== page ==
But it is not a reason for Blakeman to tell the New York City police and district attorney how to do their jobs.

New York City law enforcement was, in fact, protecting Nassau residents and everyone else by arresting someone the medical examiner ruled had committed a homicide.

Blakeman’s support of Perry also seems to imply his approval of Perry’s use of a chokehold. This is especially worrisome since it is illegal for police in New York to use the tactic under state law as well as federal officials under U.S. law.

Which seems to raise questions about how Nassau police operate.

Newsday recently reported that Nassau and Suffolk have paid $165 million since 2000 to end lawsuits that alleged police and prosecutorial misconduct, including excessive force, false imprisonment and wrongful death.

We recently questioned what Nassau was hiding when a national study by the Vera Institute found Nassau County tied for the second-lowest score for police transparency in the United States. The county scored 12 out of 100 in the survey.

Unlike New York City, Nassau County does not have a civilian review board and does not disclose information about complaints against police, their findings or any financial settlements when wrongdoing is proven.

Critics including state Attorney General Letitia James have expressed concerns about the lack of independent police oversight in Nassau County.

From 2016 to 2021, Nassau County police internal investigations reported zero “founded” cases of false arrest and excessive force by their fellow officers.

But during that time 30 people won court judgments against county police for 41 allegations.

For 38 of the allegations, the Nassau County Attorney’s Office paid out money to settle the cases while also barring the accusers from speaking publicly about the allegations.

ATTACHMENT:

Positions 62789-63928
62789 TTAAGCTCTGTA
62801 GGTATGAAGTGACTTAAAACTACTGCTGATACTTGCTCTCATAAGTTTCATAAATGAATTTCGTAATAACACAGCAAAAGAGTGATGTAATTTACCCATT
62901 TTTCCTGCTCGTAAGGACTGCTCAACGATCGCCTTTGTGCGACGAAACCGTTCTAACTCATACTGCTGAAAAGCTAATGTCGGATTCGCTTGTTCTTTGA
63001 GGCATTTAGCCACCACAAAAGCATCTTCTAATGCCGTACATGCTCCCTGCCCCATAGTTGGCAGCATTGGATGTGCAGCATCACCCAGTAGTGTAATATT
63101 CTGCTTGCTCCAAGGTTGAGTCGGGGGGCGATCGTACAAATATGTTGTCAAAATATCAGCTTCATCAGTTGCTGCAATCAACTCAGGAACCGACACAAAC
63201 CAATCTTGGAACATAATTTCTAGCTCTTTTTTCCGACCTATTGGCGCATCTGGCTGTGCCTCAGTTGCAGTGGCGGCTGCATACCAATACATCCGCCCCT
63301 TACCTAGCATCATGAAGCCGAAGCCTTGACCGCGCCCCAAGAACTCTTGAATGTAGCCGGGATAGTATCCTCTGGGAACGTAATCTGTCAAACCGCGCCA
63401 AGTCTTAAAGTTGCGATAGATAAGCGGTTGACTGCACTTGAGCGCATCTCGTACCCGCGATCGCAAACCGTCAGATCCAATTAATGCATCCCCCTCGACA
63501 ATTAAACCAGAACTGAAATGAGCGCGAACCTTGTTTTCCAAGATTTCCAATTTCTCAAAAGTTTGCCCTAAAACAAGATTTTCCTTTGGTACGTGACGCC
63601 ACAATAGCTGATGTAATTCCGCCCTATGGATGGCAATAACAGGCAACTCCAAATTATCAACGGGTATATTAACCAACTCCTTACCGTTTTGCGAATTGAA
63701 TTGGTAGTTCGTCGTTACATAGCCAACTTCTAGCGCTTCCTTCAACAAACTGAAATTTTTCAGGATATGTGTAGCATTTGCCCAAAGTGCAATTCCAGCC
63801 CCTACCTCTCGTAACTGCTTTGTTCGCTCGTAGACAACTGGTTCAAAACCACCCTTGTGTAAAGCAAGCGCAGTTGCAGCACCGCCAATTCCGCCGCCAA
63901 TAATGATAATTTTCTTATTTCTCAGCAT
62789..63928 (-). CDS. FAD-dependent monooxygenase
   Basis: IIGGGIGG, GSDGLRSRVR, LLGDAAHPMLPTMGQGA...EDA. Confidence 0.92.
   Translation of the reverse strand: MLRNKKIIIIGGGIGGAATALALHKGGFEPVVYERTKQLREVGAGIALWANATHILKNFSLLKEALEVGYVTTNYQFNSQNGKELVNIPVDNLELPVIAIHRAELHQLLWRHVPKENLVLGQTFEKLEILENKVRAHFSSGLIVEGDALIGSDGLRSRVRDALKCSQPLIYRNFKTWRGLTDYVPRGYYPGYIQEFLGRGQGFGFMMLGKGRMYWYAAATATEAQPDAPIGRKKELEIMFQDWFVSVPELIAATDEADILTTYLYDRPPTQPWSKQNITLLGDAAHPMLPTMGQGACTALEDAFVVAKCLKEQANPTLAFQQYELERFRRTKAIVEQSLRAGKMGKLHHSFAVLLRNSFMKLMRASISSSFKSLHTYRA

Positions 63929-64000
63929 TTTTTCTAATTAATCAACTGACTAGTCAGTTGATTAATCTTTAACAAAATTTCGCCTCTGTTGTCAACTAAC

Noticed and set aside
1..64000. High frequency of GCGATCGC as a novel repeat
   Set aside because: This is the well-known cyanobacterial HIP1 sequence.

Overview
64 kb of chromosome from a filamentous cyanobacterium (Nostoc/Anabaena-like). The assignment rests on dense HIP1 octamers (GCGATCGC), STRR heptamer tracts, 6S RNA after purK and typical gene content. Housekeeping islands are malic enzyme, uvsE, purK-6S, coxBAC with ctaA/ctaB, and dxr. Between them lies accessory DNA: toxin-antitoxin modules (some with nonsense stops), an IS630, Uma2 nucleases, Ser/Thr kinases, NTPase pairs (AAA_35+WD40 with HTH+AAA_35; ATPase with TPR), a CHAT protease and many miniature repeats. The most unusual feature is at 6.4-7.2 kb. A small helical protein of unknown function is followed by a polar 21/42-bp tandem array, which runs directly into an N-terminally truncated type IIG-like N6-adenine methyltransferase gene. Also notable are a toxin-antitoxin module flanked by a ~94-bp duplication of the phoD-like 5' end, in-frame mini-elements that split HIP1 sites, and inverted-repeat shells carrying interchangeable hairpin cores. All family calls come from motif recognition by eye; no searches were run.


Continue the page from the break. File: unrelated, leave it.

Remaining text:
Nor does Nassau County’s crime rate appear to be moving in the right direction. The county reported in January a 41% increase in major crimes in 2022 compared to a 15% increase in Suffolk County and a 22% rise in New York City.

That was the last time the county released its crime numbers. Unlike New York City, which releases its crime statistics monthly.

At his rally, Blakeman also criticized Manhattan District Attorney Alvin Bragg directly for prosecuting Penny.

“[Bragg] puts the rights of criminals over those of law-abiding citizens and victims of crimes,” he said.

So the man choked to death is a criminal and the person who choked him is a law-abiding citizen? And the punishment for making people feel unsafe warrants the death penalty?

This is not the first time that the Manhattan district attorney has drawn Blakeman’s criticism.

He called the expected indictment of former President Trump on 34 felony counts “political and malicious prosecution” – five days before it was announced by Bragg.

Manhattan prosecutors accused Trump of orchestrating a hush-money scheme to pave his path to the presidency and then covering it up from the White House — in at least one case from the Oval Office. But, according to Blakeman, no action is warranted.

Bragg, a Democrat who is Black, said the indictment was a matter of treating Trump the way his office treats everyone else and that the charges were routinely made by his office.

Like Penny, Trump’s guilt or innocence will be up to a jury – as called for under the law.

Blakeman’s support of Penny and Trump appears to show a troubling double standard: law and order for “them” but not for “us.”

County taxpayers would be better served if Blakeman saved the theatrics in Manhattan and focused on an even-handed approach to law enforcement in Nassau.